Even 'Arthur' can't escape the cynical rules of modern entertainment

UNITED STATES Ð FEBRUARY 16: From left, Rep. Edward Markey, D-Mass., Arthur, the aardvark from PBS K...
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Our fists are decidedly clenched. After a quarter century on air, Arthur will end its run in 2022, PBS recently said. The 25th season of the beloved animated children's show will air in the winter of next year, but the show’s Executive Producer Carol Greenwald confirmed no new episodes would be produced thereafter in an email to IGN.

The news feels, particularly for Millennials that grew up on the show and have helped proliferate its meme culture, like the worst alternate timeline of the current flow of mass entertainment. Amid an endless cascade of adaptations, revivals, and every imaginable commercial property being repurposed and repackaged — from, just this month, the soul-crushing Space Jam: A New Legacy to the next Disneyland-ride-turned-blockbuster Jungle CruiseArthur, the humble animated show from your childhood that has chugged along through it all, is instead going to bite the dust.

The cancellation feels harsh for such a long-running program that has a demonstrably devoted fan base. But memes online don’t necessarily translate to current viewers. What the cancellation indicates more is probably more a symbol of an ever-shifting landscape in television — regardless of long-running critical and commercial success, an animated children’s show on PBS is likely struggling to maintain viewership as kids’ entertainment increasingly shifts to other platforms.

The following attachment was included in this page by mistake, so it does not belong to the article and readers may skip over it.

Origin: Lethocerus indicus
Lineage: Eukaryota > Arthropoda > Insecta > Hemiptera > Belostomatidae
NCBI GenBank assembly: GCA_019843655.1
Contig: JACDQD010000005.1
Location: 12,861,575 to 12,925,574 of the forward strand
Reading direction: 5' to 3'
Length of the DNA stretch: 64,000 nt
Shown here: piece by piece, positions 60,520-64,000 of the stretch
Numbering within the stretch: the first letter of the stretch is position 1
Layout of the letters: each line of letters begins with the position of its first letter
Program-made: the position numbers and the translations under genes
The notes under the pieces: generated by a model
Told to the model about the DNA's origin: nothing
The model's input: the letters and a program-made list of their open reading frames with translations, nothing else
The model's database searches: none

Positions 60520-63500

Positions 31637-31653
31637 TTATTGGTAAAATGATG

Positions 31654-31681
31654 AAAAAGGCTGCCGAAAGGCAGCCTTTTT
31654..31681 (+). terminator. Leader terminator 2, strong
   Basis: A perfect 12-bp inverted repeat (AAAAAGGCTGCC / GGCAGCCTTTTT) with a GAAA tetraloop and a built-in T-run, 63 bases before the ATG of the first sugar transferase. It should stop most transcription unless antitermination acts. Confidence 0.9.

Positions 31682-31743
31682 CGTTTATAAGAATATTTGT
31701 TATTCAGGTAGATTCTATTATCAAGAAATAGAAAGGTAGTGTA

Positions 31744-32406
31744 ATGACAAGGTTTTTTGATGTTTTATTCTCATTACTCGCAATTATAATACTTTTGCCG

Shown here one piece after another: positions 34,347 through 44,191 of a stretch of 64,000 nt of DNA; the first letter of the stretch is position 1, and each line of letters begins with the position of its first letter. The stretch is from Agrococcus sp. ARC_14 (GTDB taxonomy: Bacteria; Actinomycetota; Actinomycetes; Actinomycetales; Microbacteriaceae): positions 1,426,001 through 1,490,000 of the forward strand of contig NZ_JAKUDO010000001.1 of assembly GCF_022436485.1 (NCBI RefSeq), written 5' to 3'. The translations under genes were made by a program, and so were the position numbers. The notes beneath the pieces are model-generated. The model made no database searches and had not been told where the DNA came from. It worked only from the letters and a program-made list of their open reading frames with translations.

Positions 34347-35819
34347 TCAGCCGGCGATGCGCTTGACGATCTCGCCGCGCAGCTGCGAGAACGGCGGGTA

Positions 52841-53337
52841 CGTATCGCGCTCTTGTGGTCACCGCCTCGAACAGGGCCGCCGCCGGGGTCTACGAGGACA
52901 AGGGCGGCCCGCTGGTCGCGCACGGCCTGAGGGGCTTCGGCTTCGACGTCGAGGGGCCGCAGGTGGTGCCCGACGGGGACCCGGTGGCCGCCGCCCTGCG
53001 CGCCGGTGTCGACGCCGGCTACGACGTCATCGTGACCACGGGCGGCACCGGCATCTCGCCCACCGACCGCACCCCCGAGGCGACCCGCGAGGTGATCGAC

PBS, though, already knows this, as Greenwald also confirmed that while the show ends its run and old episodes will continue to air on PBS Kids, they “are continuing to work together on additional Arthur content, sharing the lessons of Arthur and his friends in new ways.” In that sense, it seems as though in its cancellation the trajectory of Arthur is still very much aligned with the hellscape of modern entertainment after all: pivoting a dead show into potentially other forms of more adapted, clickable content.

But it is perhaps too early to tell what the other “content” is — though the use of the word itself feels like a capitulation to the new rules of the game (somewhere Martin Scorcese is also clenching his fist). Maybe PBS, after all, is not a major corporate conglomerate that operates in the same ways. Regardless of what's to come, the news is sad. At least we’ll always have new memes.